On 2 July, the internationally-recognised National Oil Corporation (NOC) declared force majeure on crude exports from Zueitina and Hariga oil ports. Combined with the force majeure already declared on exports from Ras Lanuf and Sidra after Ibrahim Jadhran and his allies seized the ports on 14 June, this shuts in around 850,000 bpd of oil production at a current market value of more than 60 million USD per day.
The NOC’s latest move comes in response to the Libyan National Army’s (LNA) decision on 25 June to transfer control of the Oil Crescent oil ports to the parallel Benghazi-based NOC, which resulted in scheduled tankers being prevented from loading crude at both Zueitina and Hariga last week. Tankers waiting to load from Sidra and Ras Lanuf were redirected to other pick-ups at sea and from Malta. Only Brega port remains functioning in the Oil Crescent, but this port is also expected to shut in the near term as political pressure mounts on rival authorities to take measures and counter measures in this political struggle over resource control.
On 27 June, the US, France, Britain and Italy issued a joint statement stressing that Libya’s oil resources must remain under the control of the legitimate NOC and the ‘sole oversight of the GNA’. The same day, U.N. Secretary General Antonio Guterres issued a statement calling for de-escalation and the return of oil resources to the control of the recognized Libyan authorities, reiterating the UNSCRs that attribute the NOC with the exclusive right to export Libya’s oil.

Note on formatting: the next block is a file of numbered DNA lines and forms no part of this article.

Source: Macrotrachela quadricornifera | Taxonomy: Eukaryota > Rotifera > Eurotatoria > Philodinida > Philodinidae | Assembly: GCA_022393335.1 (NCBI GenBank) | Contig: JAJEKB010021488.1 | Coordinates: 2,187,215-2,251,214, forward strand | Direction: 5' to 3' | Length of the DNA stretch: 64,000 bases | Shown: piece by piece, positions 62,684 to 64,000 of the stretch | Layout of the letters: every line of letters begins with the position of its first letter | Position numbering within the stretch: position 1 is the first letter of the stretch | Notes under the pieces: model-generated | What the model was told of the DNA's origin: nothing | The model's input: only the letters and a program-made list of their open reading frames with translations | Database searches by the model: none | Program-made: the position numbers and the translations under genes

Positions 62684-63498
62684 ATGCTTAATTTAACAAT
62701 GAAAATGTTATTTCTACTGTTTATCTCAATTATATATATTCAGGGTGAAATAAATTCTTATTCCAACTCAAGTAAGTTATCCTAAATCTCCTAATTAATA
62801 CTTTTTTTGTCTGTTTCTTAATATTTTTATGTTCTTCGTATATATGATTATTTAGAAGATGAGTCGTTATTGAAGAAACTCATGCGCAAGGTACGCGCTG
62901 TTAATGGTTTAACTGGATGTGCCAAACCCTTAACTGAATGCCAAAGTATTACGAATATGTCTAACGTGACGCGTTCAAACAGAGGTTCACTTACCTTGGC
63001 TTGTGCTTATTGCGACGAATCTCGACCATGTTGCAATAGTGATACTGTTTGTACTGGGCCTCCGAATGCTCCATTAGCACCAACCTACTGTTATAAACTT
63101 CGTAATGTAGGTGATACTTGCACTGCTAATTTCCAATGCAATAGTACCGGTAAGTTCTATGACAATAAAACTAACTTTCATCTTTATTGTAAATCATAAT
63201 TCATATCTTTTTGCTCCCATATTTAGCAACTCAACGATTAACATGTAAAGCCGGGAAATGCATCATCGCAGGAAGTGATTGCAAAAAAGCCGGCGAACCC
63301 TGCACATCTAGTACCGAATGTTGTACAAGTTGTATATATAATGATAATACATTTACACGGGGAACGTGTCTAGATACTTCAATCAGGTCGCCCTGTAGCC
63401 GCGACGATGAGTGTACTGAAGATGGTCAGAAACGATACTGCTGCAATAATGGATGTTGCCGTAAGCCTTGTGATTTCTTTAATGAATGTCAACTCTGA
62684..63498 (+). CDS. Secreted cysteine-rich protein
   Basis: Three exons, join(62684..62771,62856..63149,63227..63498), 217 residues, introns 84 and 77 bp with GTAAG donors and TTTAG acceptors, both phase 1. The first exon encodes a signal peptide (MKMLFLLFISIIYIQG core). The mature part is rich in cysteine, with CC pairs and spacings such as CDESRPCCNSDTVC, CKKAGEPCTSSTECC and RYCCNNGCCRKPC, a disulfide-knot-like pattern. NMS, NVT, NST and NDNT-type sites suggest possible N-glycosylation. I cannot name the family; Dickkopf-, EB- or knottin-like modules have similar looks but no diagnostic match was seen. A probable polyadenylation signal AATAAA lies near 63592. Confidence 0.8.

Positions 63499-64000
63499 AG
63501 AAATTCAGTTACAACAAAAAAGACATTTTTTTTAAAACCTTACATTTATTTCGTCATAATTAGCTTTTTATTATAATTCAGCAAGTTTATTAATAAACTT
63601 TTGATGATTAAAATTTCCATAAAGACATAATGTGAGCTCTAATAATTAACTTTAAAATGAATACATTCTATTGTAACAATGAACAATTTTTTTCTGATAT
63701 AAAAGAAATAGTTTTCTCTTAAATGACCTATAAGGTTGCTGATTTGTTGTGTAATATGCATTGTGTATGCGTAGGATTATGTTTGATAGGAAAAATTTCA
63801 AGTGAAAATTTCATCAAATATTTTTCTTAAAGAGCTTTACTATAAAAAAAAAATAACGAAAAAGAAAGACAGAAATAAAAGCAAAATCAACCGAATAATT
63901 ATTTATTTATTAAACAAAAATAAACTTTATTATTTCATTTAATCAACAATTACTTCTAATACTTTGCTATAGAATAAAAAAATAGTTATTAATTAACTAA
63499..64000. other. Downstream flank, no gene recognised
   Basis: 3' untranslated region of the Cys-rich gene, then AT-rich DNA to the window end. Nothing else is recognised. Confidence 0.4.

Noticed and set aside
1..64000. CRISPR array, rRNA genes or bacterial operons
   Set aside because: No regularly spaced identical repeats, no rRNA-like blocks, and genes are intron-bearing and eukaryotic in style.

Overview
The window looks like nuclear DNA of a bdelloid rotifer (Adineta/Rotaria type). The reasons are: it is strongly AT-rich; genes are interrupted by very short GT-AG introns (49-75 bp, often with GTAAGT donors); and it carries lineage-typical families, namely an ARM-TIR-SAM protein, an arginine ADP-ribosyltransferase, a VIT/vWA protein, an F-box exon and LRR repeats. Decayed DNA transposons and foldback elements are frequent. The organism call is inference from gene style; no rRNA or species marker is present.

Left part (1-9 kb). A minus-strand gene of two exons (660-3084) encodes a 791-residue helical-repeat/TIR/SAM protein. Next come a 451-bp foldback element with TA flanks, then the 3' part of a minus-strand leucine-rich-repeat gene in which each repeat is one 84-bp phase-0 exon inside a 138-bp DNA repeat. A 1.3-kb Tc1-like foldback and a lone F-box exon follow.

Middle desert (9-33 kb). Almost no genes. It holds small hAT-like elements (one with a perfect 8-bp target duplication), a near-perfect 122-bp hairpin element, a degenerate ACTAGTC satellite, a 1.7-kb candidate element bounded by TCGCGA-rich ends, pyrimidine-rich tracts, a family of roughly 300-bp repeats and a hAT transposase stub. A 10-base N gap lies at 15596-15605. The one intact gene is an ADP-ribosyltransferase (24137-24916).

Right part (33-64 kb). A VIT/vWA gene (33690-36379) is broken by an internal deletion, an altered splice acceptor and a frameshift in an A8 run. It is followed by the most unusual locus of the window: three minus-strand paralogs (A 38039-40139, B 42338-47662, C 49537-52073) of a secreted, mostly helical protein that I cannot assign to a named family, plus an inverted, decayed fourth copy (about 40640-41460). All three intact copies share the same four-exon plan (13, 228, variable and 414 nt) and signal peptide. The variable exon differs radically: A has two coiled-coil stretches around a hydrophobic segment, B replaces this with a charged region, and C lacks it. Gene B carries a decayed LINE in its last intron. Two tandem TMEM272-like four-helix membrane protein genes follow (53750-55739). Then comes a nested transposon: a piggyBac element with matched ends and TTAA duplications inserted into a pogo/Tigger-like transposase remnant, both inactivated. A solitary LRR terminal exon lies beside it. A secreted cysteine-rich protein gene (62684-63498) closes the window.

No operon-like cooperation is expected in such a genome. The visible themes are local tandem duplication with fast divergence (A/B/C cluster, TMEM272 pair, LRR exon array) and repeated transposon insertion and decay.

On 1 July, the NOC published a detailed statement listing the specific impacts expected to hit each of its subsidiary companies and production from fields. In addition to the 850,000bpd loss of crude exports, the NOC said output of natural gas used for local power supplies and oil and gas field operations would fall by 710 million standard cubic feet per day, and that more than 20,000 bpd of condensate would be lost. The NOC said this would negatively impact power generation at the Zueitina and North Benghazi power stations as the NOC is already facing a deficit in the fuel import budget and will not be able to compensate the lost gas by importing more liquid fuel from abroad. The statement added that once stored crude was used, refineries at Brega, Sarir and Tobruk would be forced to close. Brega port is expected to be shut under force majeure soon and at present it is unclear why the NOC did not include it in the announcement.